I learned Spanish throughout my time at secondary school (between the ages of 11 and 16) and had a decent grasp of conversational Spanish vocabulary and grammar.

I generally understood how and when to use the present, past preterite, past imperfect, future inflection and conditional future tenses and had a basic awareness of the present subjunctive and…

The pioneering scientists that first predicted climate change

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The greenhouse effect was first developed as a concept in the 1820s, but it was only widely accepted as an explanation for climate change over a century later, in the mid-1900s.

The climate pioneers of the late 19th and early 20th centuries paved the way for scientists today, advancing our understanding of global warming. Here are a few of climate science’s most instrumental founding figures:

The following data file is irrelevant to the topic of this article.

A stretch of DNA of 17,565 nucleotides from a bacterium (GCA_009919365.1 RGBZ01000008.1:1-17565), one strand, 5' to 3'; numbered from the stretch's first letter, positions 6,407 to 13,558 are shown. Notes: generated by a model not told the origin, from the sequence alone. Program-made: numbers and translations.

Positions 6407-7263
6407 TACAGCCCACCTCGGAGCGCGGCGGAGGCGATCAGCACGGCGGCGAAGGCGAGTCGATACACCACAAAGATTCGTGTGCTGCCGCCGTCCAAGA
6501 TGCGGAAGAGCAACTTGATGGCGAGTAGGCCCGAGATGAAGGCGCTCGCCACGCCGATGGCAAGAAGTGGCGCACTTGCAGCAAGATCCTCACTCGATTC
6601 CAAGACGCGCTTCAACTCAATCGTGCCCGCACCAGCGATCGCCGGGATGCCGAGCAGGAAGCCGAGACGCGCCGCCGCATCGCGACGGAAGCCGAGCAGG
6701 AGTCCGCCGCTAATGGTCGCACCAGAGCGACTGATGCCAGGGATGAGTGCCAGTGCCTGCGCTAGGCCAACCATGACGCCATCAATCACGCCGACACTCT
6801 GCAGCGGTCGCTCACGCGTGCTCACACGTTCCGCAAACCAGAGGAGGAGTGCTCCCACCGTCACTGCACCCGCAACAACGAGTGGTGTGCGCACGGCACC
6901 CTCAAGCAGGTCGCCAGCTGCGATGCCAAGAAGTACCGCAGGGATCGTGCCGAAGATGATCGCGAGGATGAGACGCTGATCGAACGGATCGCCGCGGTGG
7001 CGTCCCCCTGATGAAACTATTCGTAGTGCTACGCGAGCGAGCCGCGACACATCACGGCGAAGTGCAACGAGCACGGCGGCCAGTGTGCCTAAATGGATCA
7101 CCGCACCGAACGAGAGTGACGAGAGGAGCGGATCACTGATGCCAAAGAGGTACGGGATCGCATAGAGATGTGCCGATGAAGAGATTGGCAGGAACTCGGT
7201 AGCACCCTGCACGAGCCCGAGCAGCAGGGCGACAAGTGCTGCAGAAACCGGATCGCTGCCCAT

Eunice Foot

In 1856, a women’s right activist by the name Eunice Foote became the first person to demonstrate the greenhouse effect in action.

Foote filled a number of glass cylinders with different gases and tested the…

Overcoming meta-communication

Photo by Viktor Forgacs on Unsplash

It is common knowledge that humans are more strongly affected by emotional influences than objective facts. And, while emotion has its place, our emotional responsiveness can leave us vulnerable to manipulation.

One way in which your emotions are manipulated every day is by advertising, or more specifically, the meta-communication concealed within advertising. Meta-communication describes the secondary communication of information intended to convey an implied, underlying or alternative message without explicitly stating it.

In advertising, secondary communication often takes the form of an ad’s music, setting or characters. Together, these aspects combine to convince us of something using emotional stimulus. …